Wednesday, 8 July 2015

Georg Büchner Prize to Rainald Goetz

Sue me – I have never read Rainald Goetz and I'm not even planning to. I think he's like Marmite; you have to have grown up with him to appreciate him. But a hell of a lot of Germans do appreciate him, and now he's won the mega-prestigious Georg Büchner Prize for his life's work. It comes with €50,000 and eternal glory. The judges said:
Rainald Goetz has described Germany's present of the past thirty years, let it come to perception and speak for itself, he has celebrated it and condemned it and analyzed it over and over by means of theory. Behind his nervous, tense willingness to gain experiences are a broad education and a sensitive awareness of history, which enable his language a balance between passionate expression, observational coolness and satirical clarity.
They're really into him, huh? But I know a lot of people (men?) who worship the guy. I once went to a reading he did where he was like, I'm going to read for ten minutes and then go out and smoke a fag on the doorstep (it was raining, I think) and then I'm going to have a rest for a while and then at half past I'll read for five minutes and then I'll have a bit of a sit down and then on the next full hour I'll read for another ten minutes, but first here's the list of ingredients on my cigarette packet. Those may not have been his exact words; it was about five years ago. But instead of totally losing patience and leaving, like I did, everyone else was hanging on his every word and had nothing they wanted to do more than spend all day waiting for the guy to read in between his extended cigarette breaks. Also I used to see him in my local supermarket before I moved house. He's quite short and likes white bread rolls.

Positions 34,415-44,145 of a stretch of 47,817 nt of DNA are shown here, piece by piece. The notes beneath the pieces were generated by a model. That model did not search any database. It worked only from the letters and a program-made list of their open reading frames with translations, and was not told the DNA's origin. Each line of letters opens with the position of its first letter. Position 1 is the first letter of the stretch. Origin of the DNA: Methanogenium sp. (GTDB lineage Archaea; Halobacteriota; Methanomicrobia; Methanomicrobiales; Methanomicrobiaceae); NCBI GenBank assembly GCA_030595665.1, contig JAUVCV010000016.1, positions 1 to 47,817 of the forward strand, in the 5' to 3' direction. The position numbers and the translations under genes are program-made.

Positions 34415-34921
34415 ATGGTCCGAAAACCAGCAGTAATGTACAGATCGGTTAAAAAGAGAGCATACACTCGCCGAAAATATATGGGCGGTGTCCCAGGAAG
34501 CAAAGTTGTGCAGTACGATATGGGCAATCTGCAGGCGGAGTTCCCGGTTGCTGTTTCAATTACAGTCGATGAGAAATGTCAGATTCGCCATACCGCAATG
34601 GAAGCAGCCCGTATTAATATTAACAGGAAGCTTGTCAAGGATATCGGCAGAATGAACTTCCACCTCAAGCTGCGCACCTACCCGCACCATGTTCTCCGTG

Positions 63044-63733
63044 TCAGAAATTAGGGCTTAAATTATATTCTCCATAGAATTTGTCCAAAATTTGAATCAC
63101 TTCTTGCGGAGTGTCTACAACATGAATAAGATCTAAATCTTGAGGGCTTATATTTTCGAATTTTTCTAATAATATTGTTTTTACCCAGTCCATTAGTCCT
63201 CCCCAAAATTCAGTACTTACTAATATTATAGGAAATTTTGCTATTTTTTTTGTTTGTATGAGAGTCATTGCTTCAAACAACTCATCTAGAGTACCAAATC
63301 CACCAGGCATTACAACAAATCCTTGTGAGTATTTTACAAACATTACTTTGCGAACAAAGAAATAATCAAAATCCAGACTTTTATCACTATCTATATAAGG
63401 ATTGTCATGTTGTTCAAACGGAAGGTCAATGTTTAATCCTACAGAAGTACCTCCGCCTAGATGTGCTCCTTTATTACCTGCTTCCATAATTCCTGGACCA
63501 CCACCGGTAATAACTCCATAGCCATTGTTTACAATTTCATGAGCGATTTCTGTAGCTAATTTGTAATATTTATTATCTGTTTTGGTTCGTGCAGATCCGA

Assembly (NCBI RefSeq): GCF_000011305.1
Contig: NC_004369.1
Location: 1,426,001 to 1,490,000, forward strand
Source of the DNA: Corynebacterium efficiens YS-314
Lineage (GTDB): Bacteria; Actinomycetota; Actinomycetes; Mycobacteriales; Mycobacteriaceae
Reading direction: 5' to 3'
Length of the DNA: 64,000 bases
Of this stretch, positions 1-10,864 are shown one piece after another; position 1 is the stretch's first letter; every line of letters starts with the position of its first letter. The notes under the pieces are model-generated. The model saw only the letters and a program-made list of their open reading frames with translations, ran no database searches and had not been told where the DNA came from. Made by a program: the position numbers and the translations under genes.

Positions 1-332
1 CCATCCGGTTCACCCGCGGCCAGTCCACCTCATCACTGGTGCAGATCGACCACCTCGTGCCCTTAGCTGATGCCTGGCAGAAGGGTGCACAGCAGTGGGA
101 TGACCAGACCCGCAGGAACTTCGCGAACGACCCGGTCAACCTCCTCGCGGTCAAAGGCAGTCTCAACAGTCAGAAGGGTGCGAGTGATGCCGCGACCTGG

He's written lots of novels and plays about contemporary phenomena. I think the only thing available in English is the play Jeff Koons, translated by David Tushingham.

3 comments:

Hannes said...

"He's quite short and likes white bread rolls."
Love this one. Especially now that he's bagged the Büchner he should just use it on his own website.

kjd said...

The more expensive kind, "Toskanabrötchen".

Richard Ullyett said...

Dear Ms. Derbyshire, Please keep up this excellent blog; it is a doorway to literature that would otherwise remain largely unknown.
I find this incredibly illuminating and stimulating.
Best regards,
Richard Ullyett
Wien & Berlin
richard.ullyett@gmail.com